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They were interviewing Clint Maroon. They were always interviewing old Colonel Maroon. Though he shunned publicity, never had held public office and wasn't really a Colonel at all, he possessed that magnetic flamboyant quality which makes readable news. It wasn't his wealth. America had fifty men as rich as he. Certainly it wasn't social position. He and the spectacularly beautiful Clio Maroon never had figured in formal New York society. It could not have been his great age merely which had brought the reporters into his hotel suite at Saratoga on this, his eighty-ninth birthday, for the newspapers had seized upon him with yelps of joy when first he had dawned dramatically upon their horizon at thirty. They had swarmed on him throughout the three-score years that had elapsed since then; when he turned forty; at his dashing half-century mark; at sixty, when there was scarcely a glint of gray in the reddish-brown hair that was exactly the color of a ripe pecan shell; at seventy, eighty, eighty-five. If Clint Maroon bought an old master or a new yacht, sold short or emerged from a chat with the President of the United States, streamlined one of his railroads or donated a million to charity or science, won the Grand National or took up ice-skating (ever so slightly bow-legged, proof of his Texas past) there the reporters were, clamoring for him.
"I'm from the Times, Mr. Maroon ... Herald Tribune, Colonel ... News ... American ... Sun ... Post ... World-Telegram ... My paper would like to know if it's true that you . . ."
They liked him. He never said, "Hiyah, boys!" with that false jocularity they so quicklydetected. He never whipped a brown oily cylinder out of his vest pocket with a patronizing, "Have a good cigar." His manner was courteous without being hearty. Quietly he answered their questions when he was able, always taking his time about it. just as deliberately he had said, on occasion, "Sorry, young man, but I can't answer that question at this time." Curiously soft-voiced and rather drawling for so big and full-blooded a man, he sometimes gave the effect of being actually shy. Easterners for the most part, the New York newspapermen did not realize that in the Far West of the bad old days the man who was slowest in his speech was likely to be quickest on the draw. They had, in fact, forgotten that Texas was Clint Maroon's early background. He never had reminded them.
Certain wise ones among the fraternity said it was Mrs. Maroon who really ran the show. "She's always there," these wily craftsmen observed, "if you'll notice, standing beside him with her hand on his arm, like royalty, looking so damned beautiful and queenly you think, Boy! She must have wowed them when she was young. She doesn't talk much, but watch those eyes of hers. Big and black and soft, and what they miss you could put in your own eye. But when she does speak up, very soft and sort of Southern, she says something. Nice, too, both of them, but I don't know, cagey, in a way. I've seen her pinch him when he was headed for a boner, with that lovely kind of heartbreaking smile on her face all the time he took to cover up and start fresh. Some day I'd like to dig way back on those two. I'll bet there's gold in them that hills."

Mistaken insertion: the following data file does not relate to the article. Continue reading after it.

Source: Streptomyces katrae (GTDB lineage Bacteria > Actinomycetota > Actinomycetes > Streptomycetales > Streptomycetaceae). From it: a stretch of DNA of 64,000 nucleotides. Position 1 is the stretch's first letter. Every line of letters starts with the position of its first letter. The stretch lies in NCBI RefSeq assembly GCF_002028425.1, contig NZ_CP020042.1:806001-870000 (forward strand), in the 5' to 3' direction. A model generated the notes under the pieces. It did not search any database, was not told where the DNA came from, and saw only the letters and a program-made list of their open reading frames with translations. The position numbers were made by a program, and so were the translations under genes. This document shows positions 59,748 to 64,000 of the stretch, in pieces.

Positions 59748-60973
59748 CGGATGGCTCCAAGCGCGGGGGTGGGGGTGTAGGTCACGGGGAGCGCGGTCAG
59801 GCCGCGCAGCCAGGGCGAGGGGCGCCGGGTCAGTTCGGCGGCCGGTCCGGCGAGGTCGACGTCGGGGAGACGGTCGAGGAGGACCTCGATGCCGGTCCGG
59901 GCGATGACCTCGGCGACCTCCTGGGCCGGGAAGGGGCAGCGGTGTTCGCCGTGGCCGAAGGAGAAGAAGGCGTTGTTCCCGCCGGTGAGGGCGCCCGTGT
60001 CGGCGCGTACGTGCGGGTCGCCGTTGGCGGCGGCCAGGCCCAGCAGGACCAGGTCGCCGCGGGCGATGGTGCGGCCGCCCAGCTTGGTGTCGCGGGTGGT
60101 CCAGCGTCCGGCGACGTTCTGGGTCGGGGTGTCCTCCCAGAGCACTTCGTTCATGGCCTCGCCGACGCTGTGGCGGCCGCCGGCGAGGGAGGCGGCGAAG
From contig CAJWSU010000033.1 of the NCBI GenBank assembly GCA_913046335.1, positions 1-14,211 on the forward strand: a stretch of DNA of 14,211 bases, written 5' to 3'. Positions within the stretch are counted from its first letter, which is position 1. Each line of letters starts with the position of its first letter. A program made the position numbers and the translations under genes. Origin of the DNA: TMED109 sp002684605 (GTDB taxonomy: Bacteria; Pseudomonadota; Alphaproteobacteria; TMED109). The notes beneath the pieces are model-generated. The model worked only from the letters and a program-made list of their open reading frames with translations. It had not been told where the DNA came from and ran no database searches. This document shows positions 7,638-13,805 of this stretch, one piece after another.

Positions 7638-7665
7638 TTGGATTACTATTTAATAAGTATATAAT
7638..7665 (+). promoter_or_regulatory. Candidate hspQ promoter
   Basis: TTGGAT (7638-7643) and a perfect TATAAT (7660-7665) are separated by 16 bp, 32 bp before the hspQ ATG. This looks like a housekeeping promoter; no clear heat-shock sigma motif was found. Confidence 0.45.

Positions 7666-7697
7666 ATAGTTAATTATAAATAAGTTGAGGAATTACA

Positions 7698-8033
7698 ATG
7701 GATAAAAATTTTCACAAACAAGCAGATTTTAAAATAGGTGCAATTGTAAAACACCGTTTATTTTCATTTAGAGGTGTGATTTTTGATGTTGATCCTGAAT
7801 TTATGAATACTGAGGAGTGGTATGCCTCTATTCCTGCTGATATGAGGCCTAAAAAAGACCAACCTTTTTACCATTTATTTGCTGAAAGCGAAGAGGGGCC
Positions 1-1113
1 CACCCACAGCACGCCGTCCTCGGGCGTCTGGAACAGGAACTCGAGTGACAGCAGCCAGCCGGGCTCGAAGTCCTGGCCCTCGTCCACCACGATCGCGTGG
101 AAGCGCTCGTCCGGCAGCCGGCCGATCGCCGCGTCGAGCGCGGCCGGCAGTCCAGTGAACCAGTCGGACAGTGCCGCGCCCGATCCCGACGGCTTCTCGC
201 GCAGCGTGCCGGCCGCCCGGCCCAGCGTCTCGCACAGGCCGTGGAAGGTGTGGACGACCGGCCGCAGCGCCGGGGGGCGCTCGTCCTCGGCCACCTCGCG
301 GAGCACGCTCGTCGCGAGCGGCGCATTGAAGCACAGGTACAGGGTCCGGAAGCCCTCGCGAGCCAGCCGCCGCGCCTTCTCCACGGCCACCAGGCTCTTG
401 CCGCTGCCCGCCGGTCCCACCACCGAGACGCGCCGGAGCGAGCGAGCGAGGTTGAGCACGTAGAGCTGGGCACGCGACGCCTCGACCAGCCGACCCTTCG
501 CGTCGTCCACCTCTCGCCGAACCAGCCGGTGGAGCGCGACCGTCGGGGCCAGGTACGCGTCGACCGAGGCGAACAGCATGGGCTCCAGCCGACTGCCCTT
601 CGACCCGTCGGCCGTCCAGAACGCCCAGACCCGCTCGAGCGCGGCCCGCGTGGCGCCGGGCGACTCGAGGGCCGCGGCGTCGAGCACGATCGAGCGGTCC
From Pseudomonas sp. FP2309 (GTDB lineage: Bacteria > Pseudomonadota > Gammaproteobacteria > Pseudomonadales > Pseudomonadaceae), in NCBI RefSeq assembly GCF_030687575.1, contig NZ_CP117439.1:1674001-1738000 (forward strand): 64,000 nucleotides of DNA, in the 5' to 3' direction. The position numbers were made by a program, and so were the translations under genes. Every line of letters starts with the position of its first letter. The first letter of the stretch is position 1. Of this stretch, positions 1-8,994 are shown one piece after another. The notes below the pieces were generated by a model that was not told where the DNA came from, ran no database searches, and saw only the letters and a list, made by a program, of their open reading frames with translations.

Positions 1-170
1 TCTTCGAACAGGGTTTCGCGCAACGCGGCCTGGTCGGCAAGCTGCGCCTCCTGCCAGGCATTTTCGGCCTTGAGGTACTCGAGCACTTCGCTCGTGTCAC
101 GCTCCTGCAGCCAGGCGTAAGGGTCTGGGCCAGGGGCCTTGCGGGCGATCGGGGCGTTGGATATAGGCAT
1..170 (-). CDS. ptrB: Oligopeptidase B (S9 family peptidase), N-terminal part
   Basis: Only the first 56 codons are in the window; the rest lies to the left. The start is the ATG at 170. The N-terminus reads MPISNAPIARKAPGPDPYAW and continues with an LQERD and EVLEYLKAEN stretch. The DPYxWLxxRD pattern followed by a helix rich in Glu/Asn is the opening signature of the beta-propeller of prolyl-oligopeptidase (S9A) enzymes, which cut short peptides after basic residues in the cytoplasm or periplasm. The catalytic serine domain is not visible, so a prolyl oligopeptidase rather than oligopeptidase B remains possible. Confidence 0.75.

Mr. and Mrs. Clinton Maroon, Fifth Avenue and Seventy-third Street. Clint and Clio back in the old Texas, New Orleans and Saratoga days. But curiously enough, for all their interviewing, none of the newspapermen or women really knew about that. These two had been rich, respectable and powerful for sixty years. Newspaper reporters die young, or quit their jobs.
Possessed of a dramatic quality, together with vitality and bounce, a zest for life and an exquisite sense of timing, the Maroons had brightened many a dull Monday morning news page. They were almost incredibly handsome, this pair, with a splendor of face and figure that had crumbled little under the onslaught of the years. Hospitable, friendly, interested in life-particularly in your life, your plans, your conversation-hundreds liked and respected them, but amazingly few really knew them. Seeming frank and accessible, the truth was that they went their way in a kind of splendid isolation. They consistently shied away from the photographers. It was the one point on which they met the news fraternity reluctantly.
"Oh, come on now, Colonel! Please, Mrs. Maroon! just one shot. You haven't murdered anybody."
"That's what you think," Clint Maroon retorted.
Much as they liked him, the general opinion among the news-men lately had been that the old boy was cracking up. When they came to interview him on business or political or philanthropic or international affairs he now tried to tell them outrageous yarns palpably culled from Western thrillers and lurid detective stories. It was difficult to lead him back to the hard modern facts about which they had come to see him. Among themselves they confided, "Old Maroon's getting a little balmy, if you ask me. At that, he's good for his age. Crowding ninety. Gosh, ninety! You should live so long, not me."
And now on this, his eighty-ninth birthday, old Clint Maroon, in spite of wars, panics, and world chaos, still was triumphantly news. Cameras, candid and flashlight; reporters, male and female, special and news, all had traveled up to Saratoga on this broiling August day. They were there not only because the ancient's natal day found him at the quaint little spa at the beginning of the racing season when the thermometer kissed the ninety-degree mark, but because he had just made a gesture so lavish, so dramatic that it promised to land him on...Saratoga Trunk. Copyright © by Edna Ferber. Reprinted by permission of HarperCollins Publishers, Inc. All rights reserved. Available now wherever books are sold.